In this whole process of bird migration, we the humans as a species, play an important part. As the earth’s greatest invasive species, we are destroying natural habitats faster than ever before. If we destroy habitats, especially the staging and feeding grounds, these birds will be put at a very heavy disadvantage. Without building adequate fat and nutritional reserves, they will be at a loss, and their population will suffer. It is therefore our responsibility to ensure their survival.
— Dr Krishna M.B.
Tracking aerial journey of birds
For a very long time, our understanding of the endurance of birds during migration was largely through observations and a process of what is called ringing. A small ring bearing a number and address would be slipped on a bird’s foot. When this ring was recovered or the bird captured elsewhere, we would know about the movement and timing. The locations of the different sites and the dates of ringing and recovery would give an indication of the speed and distance of migration. In India, this work was largely done by the Bombay Natural History Society. All this changed with newer technology. The process of putting a small transmitter (technically called a platform terminal transmitter), whose signals would be received directly by orbiting satellites and relayed back to receiving stations, started throwing up real time information. Though it was quite revealing, but it is very costly. A via media between ringing and satellite tracking, and a more affordable technique, for large birds like bar-headed geese, would be the bold neck bands with very ‘visible’ numbers. Our local photographers have done a remarkable job in photographing such marked geese in our lakes. By this information, the photographed birds are traced back to the place where they were banded. Apart from barheaded geese, other birds bearing bands like great knots have also been photographed in India.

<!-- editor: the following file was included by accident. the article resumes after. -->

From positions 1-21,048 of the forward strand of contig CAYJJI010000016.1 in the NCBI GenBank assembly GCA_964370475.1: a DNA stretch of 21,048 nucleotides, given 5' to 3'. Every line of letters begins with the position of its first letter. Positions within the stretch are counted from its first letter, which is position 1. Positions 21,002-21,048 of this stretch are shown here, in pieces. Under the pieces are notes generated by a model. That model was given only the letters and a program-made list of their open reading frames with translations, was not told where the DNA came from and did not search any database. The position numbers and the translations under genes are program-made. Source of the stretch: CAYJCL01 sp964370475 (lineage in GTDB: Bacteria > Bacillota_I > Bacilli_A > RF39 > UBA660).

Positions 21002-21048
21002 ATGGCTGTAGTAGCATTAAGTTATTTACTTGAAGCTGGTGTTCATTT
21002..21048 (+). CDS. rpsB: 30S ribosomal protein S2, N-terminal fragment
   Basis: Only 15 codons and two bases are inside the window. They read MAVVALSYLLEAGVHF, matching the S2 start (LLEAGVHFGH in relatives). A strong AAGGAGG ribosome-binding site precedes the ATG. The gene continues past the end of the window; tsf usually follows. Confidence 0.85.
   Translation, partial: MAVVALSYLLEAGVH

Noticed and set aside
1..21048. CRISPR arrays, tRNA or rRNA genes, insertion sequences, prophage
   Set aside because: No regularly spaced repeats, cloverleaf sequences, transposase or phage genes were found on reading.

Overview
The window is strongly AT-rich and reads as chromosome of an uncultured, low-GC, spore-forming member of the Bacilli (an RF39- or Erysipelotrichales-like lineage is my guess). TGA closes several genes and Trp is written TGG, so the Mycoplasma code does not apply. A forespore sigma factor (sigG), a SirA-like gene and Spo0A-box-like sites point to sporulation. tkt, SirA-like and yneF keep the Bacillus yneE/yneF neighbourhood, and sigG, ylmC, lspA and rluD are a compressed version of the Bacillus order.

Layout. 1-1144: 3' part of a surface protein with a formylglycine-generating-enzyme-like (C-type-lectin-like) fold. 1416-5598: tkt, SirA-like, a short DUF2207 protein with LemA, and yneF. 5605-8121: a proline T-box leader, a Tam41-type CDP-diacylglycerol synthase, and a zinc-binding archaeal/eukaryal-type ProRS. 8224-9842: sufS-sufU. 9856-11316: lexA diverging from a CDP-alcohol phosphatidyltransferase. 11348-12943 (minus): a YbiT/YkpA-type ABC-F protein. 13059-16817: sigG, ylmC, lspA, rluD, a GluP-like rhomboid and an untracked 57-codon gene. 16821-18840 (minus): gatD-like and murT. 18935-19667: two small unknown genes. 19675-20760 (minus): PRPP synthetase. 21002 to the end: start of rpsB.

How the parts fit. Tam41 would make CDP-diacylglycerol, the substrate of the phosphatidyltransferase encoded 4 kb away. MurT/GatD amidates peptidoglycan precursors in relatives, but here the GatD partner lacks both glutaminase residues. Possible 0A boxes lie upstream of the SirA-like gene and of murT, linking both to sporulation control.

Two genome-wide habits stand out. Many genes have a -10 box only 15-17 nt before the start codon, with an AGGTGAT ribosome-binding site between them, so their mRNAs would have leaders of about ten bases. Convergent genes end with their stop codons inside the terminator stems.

More CSR initiatives needed to save the city’s water bodies
On Sunday, as part of its efforts to clean up the city’s environment, Biocon Foundation proudly announced that it had brought back to life the dying 35-acre Hebbagodi Lake.
And a few months ago, in April, an NGO, SayTrees joined hands with a private firm, HP Inc. to revive the 16 acre Vabasandra Lake and accomplished the restoration in July.